THE Group Managing Director of the Nigerian National Petroleum Company Limited, Mele Kyari, penultimate Tuesday, announced that the Federal Government will in 2022 remove petrol subsidy, thus paving the way for petrol to sell at between N320 and N340 per litre
AS would be expected, this has generated much controversy across the country.
IN its reaction, the Petroleum and Natural Gas Senior Staff Association (PENGASSAN), through its Secretary, Lumumba Okugbawa said oil workers would resist the implementation of that decision. The union argued that the country’s refineries must work before subsidy would be removed.
ON its part, the Senior Staff Association of Statutory Corporations and Government Owned Companies (SSASCGC) vowed to resist the removal of petrol subsidy unless government increases the minimum wage by 300 percent (to N200,000.00).
THE Association of Senior Civil Servants of Nigeria, and several other groups, also opposed the planned removal of petrol subsidy.
IN support of government’s move is the Independent Petroleum Marketers Association of Nigeria (IPMAN). The president of the Association, Chinedu Okoronkwo, explained that the Petroleum Industry Act (PIA), signed on August 16, 2021 has no provision for subsidy. He stated that marketers have always advised government to remove subsidy because it was not in the interest of the development of the downstream sector of the oil industry. He therefore, expressed the hope that the decision to stop subsidising petrol in 2022 will attract more investments to the sector.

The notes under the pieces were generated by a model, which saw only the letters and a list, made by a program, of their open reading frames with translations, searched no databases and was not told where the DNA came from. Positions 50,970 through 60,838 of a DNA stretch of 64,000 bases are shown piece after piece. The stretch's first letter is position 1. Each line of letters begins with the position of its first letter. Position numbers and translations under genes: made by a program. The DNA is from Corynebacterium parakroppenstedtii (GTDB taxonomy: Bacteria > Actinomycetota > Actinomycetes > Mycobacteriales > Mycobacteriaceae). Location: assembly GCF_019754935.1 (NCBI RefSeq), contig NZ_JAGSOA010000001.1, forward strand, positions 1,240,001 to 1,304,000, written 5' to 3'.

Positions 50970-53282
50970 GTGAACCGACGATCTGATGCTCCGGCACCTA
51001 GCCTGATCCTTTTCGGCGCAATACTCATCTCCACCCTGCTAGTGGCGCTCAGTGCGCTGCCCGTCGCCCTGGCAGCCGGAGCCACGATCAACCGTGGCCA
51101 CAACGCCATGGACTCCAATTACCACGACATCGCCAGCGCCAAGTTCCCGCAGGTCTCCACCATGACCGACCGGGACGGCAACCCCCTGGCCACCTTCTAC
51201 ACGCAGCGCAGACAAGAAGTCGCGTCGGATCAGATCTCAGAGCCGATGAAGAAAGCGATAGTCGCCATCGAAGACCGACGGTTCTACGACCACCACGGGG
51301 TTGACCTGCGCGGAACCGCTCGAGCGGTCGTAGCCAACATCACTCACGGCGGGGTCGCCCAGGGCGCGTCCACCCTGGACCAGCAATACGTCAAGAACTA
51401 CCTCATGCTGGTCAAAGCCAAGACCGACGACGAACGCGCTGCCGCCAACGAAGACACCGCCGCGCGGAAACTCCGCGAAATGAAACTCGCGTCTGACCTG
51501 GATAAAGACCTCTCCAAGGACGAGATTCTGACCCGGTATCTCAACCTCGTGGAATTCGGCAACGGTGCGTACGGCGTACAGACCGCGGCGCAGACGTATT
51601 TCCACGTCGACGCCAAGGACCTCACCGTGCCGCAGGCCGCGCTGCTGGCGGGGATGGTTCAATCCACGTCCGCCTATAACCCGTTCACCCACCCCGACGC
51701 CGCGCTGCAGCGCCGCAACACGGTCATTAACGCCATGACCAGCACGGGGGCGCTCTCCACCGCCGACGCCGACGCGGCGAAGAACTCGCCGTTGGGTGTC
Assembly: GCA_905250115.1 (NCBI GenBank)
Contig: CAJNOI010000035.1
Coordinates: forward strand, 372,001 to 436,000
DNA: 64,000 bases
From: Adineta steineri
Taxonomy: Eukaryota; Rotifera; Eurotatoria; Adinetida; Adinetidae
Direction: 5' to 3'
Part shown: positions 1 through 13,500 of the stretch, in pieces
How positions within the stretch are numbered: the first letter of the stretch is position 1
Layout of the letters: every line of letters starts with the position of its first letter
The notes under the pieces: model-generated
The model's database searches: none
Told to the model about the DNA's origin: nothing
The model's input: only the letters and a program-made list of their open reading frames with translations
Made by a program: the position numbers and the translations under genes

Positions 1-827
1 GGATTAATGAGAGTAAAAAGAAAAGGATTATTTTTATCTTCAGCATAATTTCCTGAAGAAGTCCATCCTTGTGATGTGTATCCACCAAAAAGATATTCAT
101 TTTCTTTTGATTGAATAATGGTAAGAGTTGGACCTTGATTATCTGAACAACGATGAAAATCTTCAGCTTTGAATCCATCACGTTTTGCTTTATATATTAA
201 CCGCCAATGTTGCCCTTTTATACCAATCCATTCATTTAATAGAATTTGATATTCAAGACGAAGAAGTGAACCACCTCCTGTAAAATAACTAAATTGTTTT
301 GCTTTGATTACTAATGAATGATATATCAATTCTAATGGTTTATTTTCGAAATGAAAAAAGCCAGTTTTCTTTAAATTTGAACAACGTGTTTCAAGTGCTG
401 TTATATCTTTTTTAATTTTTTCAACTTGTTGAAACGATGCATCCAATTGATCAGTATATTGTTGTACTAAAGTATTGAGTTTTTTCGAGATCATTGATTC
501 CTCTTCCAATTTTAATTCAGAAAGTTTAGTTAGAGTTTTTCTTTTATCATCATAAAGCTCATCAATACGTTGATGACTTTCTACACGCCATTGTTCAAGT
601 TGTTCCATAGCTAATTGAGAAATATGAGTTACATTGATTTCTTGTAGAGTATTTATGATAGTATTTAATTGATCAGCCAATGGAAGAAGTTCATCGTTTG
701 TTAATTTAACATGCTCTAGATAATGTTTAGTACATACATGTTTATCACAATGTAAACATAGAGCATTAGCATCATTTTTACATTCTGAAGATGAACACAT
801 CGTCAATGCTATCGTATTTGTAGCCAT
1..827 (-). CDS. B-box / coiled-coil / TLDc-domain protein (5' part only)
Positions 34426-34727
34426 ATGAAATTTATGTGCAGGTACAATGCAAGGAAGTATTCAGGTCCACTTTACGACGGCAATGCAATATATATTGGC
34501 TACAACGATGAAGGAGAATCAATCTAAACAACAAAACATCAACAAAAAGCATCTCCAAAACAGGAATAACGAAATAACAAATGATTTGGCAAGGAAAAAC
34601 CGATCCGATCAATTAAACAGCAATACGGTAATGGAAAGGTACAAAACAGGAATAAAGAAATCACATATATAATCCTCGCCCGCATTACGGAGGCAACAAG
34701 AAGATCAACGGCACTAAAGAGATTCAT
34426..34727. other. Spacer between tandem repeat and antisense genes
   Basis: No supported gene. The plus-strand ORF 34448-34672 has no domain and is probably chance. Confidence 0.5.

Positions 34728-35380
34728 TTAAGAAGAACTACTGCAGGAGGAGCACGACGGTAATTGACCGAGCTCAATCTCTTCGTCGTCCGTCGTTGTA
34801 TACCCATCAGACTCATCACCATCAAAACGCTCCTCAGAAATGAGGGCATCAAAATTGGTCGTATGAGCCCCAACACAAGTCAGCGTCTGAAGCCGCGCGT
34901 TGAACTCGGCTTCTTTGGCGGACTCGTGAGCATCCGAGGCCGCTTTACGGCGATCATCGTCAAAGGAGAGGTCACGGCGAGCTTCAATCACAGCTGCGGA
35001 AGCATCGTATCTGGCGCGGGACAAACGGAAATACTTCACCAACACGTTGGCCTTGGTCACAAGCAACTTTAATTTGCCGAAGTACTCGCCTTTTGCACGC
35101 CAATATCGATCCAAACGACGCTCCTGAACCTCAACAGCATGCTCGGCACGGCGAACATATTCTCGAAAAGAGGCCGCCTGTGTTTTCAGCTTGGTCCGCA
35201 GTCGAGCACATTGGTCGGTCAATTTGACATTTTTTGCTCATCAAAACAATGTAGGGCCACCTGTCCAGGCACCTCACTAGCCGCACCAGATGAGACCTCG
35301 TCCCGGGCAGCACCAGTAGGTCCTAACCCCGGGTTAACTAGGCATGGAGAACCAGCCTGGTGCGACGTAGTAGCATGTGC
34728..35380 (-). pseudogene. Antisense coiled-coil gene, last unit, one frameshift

ON whichever side of the divide one wishes to position his argument as to whether subsidy should stay or be removed, one issue remains constant in the last three decades of the debate. And the issue has been the increase in the cost of goods and services whenever subsidy on petroleum products is removed.
THE twin question that naturally arises from this subsidy dilemma is: when best and how best should subsidy be removed without grievously hurting the masses who suffer more from inflationary trends?
PERHAPS it is part of an answer to the above poser that the Federal Government recently announced that it would pay N5,000 palliative per month to some 40 million poor Nigerians over a 12 month period when the subsidy on petrol will have been removed in 2022.
THAT, no doubt is a good move. But then, what is the fate of the unknown poor persons who are not on the National Social Register that would be used for the disbursement of the funds?
THE Voice therefore, calls on the Federal Government to evolve additional measures that would better cushion the effect of the subsidy removal in the long run.